October 18, 2019 Our View: Rock Valley partnership with RRStar fills critical community need
Article by: The Editorial Board / Rockford Register Star
Direct Link: https://www.rrstar.com/opinion/20191018/our-view-rock-valley-partnership-with-rrstar-fills-critical-community-need
Let’s not lose sight of the region’s most glaring need: skilled workers for the 21st century economy.
Employers want those workers now. They’ve been complaining for years that they need skilled workers to fill the jobs being vacated by retiring baby boomers. They’ve told anyone who would listen — elected officials, civic leaders, journalists — that if they can’t get those workers they might have to close up shop and go elsewhere.
Those employers are tired of waiting. That’s why Rock Valley College officials made the right move in pulling out of a deal with the city of Rockford and instead agreeing to lease 100,000 square feet of the Rockford Register Star News Tower.
Rock Valley plans to house its Advanced Technology Center in our building, which means it’s abandoning the Colman Village campus plan. Under that plan, RVC was supposed to anchor a complex with office and industrial space for start-up companies, residential lofts, retail and restaurants, and a medical clinic in a park-like college quadrangle setting.
It was an ambitious, game-changing plan, a potential home run for an area of the city that needs revitalization.
But as the Washington Nationals showed us on their way to the World Series, singles and doubles work well, too.
The Editorial Board was a big supporter of the Colman Village project, but the complex financing needed to achieve the Colman Village dream proved elusive, with no guarantee the money will ever be available. At the same time, the sense of urgency surrounding the Advanced Technology Center has been growing.
It’s unfortunate that there will continue to be a blighted hole in southwest Rockford, but the move of RVC operations to the News Tower will continue the downtown resurgence that has been going on for the past decade. We hope the ripple effect will spread to the other side of the river and beyond.
For that to happen, however, the city must develop an infill strategy for southwest Rockford and other areas of the city that are plagued by huge, empty buildings.
Infill is addressed in the city’s capital plan, but we think it is such a critical issue that it deserves a separate, specific, complete plan to fill the eyesores that are prevalent in just about every area of the city.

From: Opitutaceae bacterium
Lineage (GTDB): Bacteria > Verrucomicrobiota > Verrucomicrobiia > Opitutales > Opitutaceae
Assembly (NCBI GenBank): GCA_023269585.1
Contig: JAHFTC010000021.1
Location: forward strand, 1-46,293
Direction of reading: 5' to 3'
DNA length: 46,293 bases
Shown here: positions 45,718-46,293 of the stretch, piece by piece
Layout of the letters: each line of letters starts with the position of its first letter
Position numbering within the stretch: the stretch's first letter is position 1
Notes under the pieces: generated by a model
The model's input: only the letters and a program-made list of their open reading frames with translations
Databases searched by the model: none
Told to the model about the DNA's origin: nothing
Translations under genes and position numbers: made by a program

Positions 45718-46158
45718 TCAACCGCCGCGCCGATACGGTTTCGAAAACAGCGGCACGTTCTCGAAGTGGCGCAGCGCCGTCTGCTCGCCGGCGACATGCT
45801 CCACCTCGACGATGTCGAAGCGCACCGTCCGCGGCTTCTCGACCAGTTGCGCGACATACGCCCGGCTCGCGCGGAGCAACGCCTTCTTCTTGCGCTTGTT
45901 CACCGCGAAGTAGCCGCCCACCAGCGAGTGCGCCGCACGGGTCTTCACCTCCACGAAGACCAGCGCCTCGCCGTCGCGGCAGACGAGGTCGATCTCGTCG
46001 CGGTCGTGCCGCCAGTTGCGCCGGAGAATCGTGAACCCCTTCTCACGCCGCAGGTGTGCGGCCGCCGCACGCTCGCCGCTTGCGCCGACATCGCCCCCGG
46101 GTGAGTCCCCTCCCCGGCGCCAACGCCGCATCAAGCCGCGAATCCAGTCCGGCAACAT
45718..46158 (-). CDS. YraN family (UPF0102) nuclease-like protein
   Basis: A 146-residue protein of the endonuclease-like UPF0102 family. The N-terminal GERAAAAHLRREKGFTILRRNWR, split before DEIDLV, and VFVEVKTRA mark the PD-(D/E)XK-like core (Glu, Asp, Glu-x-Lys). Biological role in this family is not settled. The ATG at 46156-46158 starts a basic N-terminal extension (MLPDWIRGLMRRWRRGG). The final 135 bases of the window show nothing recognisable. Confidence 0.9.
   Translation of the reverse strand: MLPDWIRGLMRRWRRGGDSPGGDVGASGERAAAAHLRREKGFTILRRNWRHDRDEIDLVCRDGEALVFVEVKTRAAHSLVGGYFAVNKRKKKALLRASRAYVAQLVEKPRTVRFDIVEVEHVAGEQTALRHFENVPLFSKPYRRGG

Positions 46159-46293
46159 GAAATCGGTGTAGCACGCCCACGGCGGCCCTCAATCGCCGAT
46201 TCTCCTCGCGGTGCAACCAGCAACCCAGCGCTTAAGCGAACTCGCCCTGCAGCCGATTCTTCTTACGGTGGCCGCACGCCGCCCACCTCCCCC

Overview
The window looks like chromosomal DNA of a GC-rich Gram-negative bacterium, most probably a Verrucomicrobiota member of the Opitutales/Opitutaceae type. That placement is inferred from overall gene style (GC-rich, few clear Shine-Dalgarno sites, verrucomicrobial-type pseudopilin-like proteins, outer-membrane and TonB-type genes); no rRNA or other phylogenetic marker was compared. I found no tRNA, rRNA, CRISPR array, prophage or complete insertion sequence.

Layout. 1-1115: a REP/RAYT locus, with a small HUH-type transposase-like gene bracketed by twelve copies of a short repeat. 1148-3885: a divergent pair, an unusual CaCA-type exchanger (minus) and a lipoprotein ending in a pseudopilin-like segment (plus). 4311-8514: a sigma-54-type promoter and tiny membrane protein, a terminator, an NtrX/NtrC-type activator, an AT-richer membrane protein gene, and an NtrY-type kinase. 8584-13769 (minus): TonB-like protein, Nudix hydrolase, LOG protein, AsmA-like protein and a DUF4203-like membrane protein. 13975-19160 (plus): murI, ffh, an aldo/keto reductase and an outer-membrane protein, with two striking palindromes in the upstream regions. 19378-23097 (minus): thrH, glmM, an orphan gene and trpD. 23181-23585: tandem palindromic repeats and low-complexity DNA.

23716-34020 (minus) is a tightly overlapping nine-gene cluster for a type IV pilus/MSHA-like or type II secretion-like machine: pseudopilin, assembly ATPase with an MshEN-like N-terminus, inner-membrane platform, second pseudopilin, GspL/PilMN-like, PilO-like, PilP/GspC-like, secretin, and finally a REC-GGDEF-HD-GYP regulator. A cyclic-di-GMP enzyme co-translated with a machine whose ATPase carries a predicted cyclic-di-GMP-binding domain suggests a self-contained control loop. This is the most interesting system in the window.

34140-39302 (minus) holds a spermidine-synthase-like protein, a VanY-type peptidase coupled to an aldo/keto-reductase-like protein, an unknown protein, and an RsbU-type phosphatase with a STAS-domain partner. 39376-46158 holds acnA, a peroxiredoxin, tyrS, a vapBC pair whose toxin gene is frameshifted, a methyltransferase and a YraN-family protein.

In 2009, Rock River Development Partnership paid $200,000 to a Montreal consulting group — Live Work Learn Play — to come up with an executable strategic plan. That plan was used to revitalize what had been a dying downtown. We see the results a decade later.
Every day, we see dozens of students, young and not-so-young, get off a bus and walk to our building to attend classes on the second floor. Rock Valley signed a 10-year, $150,000-a-year lease with the Register Star in 2015. The new deal for 100,000 square feet supersedes the previous agreement.
The easy access to our building has helped many first-generation college students. The ability of those students to improve their economic well-being will help not just them, but will lift up the entire community.
The energy those students bring to our building — to the entire downtown — is infectious. Bringing more students here will kick downtown into an even higher gear.
The proposed deal preserves an iconic Rockford building and, more important, an institution in the Register Star that is a cornerstone of civil society in the region.
We no longer need eight floors to do that. Technology allows us to work from anywhere, but we still need to have a home base, although not as big as it used to be. We’ve been proud that the base has been downtown for so many decades and relish the fact that we will continue to be here.
Yet the greater good is supplying the companies that call our region home with the workers they need to be successful. Rockford can’t be a great community, it can’t reach Transform Rockford’s goal of being a top 25 city, unless employers have the proper workforce.
Rock Valley’s Advanced Technology Center is the vehicle to do just that.